That depends, as suggested by results of the CASTLE-AF study, presented at ESC Congress 2017, in Barcelona, Spain.
Barcelona, Spain saw the convergence of world leaders and thinkers in cardiology to discuss the latest topics in contemporary cardiovascular care. There were many studies addressing atrial fibrillation (AF) and some potential “game-changers” made their debut as well.
Among them was CASTLE-AF, presented at the hotline sessions. The study garnered some attention as the only randomized controlled trial of catheter ablation vs pharmacologic therapy in patients with heart failure (HF) and AF that actually found a benefit in terms of “hard” outcomes (eg, death, heart failure hospitalization).
CASTLE-AF is the only RCT of catheter ablation vs drug therapy in patients with AF and HF to find benefit as measured by hard endpoints.
AF and HF are common co-morbid conditions and exacerbation of one can often worsen the other. Physicians struggle with how to best reduce the burden of AF – with either catheter ablation or pharmacologic therapy. This randomized trial, although small (N=397), had important implications and took over 9 years from enrollment to completion and screened ~3000 patients. The study enrolled patients with symptomatic paroxysmal or persistent AF, LVEF ≤35%, ICD with home monitoring capacity, NYHA Class 2 or worse, and failure of or intolerance to/reluctance to take anti-arrhythmic medication. Subjects were randomized to either radiofrequency catheter ablation (RF-ablation) with pulmonary vein isolation or conventional AF medical therapy after a run-in period.
The trial was positive based on both its primary (composite of all-cause mortality and heart failure hospitalization) and secondary (individual endpoints of all cause mortality, heart failure hospitalization, cardiovascular death, cardiovascular hospitalization) outcomes, as displayed in the Table. In addition to these hard outcomes, there was also a significant reduction in AF burden and an improvement in LVEF of 8% in the ablation arm.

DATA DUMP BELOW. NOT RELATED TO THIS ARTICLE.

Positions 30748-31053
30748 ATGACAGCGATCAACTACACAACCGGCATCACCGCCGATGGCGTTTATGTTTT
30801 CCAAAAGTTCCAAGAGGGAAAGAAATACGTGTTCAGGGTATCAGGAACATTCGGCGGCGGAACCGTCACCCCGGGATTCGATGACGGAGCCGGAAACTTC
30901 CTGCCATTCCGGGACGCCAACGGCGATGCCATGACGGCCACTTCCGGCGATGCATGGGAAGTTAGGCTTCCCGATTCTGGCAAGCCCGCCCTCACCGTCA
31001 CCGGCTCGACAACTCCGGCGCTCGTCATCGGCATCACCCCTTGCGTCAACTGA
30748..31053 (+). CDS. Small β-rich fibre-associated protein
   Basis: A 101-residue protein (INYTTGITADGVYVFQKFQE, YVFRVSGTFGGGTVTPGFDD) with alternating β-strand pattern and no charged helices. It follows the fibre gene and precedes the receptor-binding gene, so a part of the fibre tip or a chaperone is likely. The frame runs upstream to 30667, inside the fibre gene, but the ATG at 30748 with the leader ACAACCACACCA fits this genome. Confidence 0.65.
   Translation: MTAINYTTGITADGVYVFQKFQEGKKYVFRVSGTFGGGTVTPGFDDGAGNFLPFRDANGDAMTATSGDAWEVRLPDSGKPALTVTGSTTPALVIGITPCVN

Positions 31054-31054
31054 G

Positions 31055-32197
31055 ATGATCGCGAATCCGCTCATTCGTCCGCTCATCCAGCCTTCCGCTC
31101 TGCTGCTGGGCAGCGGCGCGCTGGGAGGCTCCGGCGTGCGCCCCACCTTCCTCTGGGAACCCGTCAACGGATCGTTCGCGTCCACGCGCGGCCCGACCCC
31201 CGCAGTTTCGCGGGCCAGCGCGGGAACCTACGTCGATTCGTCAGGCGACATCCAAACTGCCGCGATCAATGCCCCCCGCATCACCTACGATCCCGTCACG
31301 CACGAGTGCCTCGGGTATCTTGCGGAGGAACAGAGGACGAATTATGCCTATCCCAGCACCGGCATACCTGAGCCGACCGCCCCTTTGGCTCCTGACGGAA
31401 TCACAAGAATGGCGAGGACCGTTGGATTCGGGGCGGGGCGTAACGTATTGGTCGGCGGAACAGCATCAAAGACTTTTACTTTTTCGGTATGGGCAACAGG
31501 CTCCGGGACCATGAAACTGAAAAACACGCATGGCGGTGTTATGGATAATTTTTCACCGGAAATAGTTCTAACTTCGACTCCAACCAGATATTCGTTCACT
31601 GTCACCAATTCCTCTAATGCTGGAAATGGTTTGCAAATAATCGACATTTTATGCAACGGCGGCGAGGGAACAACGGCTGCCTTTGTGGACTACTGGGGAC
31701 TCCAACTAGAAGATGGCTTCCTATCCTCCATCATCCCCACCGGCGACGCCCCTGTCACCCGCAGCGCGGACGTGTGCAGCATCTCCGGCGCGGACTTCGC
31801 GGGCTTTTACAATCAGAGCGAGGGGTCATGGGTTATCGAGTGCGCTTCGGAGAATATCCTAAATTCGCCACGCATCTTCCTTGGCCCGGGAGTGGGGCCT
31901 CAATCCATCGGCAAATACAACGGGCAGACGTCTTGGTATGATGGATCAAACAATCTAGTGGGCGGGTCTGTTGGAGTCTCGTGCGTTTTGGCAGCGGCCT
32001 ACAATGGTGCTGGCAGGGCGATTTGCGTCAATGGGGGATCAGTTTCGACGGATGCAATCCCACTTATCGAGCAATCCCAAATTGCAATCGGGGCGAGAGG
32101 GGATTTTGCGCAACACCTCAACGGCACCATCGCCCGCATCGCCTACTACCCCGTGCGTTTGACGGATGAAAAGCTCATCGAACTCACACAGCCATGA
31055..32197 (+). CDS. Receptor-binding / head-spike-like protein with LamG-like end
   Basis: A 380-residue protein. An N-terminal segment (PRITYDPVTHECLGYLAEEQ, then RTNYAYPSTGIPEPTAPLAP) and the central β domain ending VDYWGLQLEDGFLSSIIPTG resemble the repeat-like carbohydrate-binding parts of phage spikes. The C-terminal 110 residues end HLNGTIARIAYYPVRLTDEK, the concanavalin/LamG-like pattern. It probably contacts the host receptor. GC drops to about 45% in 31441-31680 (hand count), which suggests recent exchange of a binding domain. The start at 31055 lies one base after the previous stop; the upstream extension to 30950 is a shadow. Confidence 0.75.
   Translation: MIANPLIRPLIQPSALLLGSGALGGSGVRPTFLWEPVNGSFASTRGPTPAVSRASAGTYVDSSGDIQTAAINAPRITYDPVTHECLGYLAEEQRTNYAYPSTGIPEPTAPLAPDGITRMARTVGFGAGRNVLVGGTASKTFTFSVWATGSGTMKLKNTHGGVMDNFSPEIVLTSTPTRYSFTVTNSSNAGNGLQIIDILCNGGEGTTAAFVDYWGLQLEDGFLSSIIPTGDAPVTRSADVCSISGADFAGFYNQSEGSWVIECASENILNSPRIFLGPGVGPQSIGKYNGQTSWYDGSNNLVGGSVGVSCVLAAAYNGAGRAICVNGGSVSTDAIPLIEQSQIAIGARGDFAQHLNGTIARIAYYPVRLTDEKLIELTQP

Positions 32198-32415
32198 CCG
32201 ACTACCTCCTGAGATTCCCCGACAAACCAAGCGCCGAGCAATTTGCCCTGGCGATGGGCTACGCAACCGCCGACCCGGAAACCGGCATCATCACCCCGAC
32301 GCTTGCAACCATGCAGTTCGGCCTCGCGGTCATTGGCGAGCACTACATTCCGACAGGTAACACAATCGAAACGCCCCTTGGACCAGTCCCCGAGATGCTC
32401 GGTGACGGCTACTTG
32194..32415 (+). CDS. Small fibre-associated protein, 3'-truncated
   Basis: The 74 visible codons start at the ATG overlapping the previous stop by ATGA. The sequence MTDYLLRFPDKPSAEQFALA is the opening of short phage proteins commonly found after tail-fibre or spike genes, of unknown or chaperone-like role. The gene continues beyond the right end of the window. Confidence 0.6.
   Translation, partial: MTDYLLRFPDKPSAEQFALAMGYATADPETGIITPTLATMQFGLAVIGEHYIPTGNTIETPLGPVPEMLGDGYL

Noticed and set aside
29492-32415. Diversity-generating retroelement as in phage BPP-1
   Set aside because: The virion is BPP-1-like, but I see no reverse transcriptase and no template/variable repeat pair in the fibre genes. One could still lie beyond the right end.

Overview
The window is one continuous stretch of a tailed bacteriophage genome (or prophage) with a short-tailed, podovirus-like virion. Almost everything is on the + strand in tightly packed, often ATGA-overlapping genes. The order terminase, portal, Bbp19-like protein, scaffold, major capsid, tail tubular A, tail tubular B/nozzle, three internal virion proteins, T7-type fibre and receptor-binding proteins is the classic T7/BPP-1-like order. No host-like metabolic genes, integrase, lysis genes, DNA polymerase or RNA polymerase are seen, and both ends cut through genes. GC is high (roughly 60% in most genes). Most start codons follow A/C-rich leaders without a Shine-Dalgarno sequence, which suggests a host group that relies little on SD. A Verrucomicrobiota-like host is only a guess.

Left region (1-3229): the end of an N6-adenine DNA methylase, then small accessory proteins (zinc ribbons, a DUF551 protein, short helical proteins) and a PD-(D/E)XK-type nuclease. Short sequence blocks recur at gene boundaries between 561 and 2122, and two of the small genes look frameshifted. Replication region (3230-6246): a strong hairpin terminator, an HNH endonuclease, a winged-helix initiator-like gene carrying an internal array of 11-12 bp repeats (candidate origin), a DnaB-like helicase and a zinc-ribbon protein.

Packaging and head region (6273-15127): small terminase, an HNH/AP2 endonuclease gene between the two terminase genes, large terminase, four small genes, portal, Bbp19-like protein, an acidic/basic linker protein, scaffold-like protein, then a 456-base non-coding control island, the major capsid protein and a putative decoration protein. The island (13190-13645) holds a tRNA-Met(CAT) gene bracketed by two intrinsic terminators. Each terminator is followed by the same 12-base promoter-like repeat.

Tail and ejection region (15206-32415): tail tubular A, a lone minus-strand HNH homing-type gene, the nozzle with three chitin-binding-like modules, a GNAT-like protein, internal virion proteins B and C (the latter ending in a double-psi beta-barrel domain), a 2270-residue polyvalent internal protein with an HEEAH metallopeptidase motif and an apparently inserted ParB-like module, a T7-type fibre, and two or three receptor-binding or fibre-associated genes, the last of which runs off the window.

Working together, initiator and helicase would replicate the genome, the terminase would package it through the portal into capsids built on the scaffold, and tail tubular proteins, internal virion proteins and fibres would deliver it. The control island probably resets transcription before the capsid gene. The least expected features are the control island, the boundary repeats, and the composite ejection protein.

Anti-arrhythmic (control) Group n=184
|Primary endpoint (composite of all-cause mortality, HF hospitalization)||28.5%||44.6%||0.62 (0.43-0.87), p=0.007|
|(K-M curves started separating at 3 yrs)||13.4%||25%||0.53 (0.32-0.86), p=0.011|
|(K-M curves started separating at 6 mo)||20.7%||35.9%||0.56 (0.37-0.83), p=0.0004|
Adverse outcomes were mostly procedure-related and mostly confined to the ablation arm and included pericardial effusion (n=3), severe acute bleeding (n=3), pulmonary vein stenosis (n=1), groin infection (n=1), worsening heart failure (n=1), stroke/TIA (n=7 in ablation arm vs 12 in the conventional arm)
Results similar to AATAC trial
Results are somewhat similar to the previously published AATAC trial (ablation vs amiodarone), which had a similar population (although LVEF criteria was <40%) and 203 patients. The study is one of the many to date that is providing a growing body of evidence that AF ablation may be preferable to anti-arrhythmic medications for HF patients with symptoms from their AF.
Prior to this one, the majority of AF ablation studies have focused on AF burden and not as much on hard outcomes. Although CASTLE-AF has important implications and has been well-received by the cardiology community at large, some express caution. In an online review of the study, clinical electrophysiologist John Mandrola, MD, of Baptist Medical Associates in Louisville, Kentucky, points out that these results may not be applicable clinically for a variety of reasons:
âº Young study population (mean age 64 years)
âº Highly selective group (~3000 patients were screened to get enough for the study and only LVEF ≤35%, mostly NYHA Class II)
âº RRR is much larger than expected with ablation, suggesting that the difference in event rates may have been spuriously inflated due to worse outcomes in conventional therapy arm rather than better performance of the ablation arm.
âº Procedural outcomes, although small in number, are also a concern
There are outstanding questions to be answered as well (pending larger studies) such as whether there was any difference in ischemic vs non-ischemic HF.
So, perhaps ablation is not quite ready for prime-time for all types of symptomatic HF patients (ie, HFPEF, mildly reduced LVEF, elderly, those without ICD/CRT, NYHA Class I, etc). But, one thing is for sure… we are slowly pushing the envelope to make ablation an important therapy with potential to improve outcomes by decreasing AF burden and avoiding the toxicity of anti-arrhythmic medications.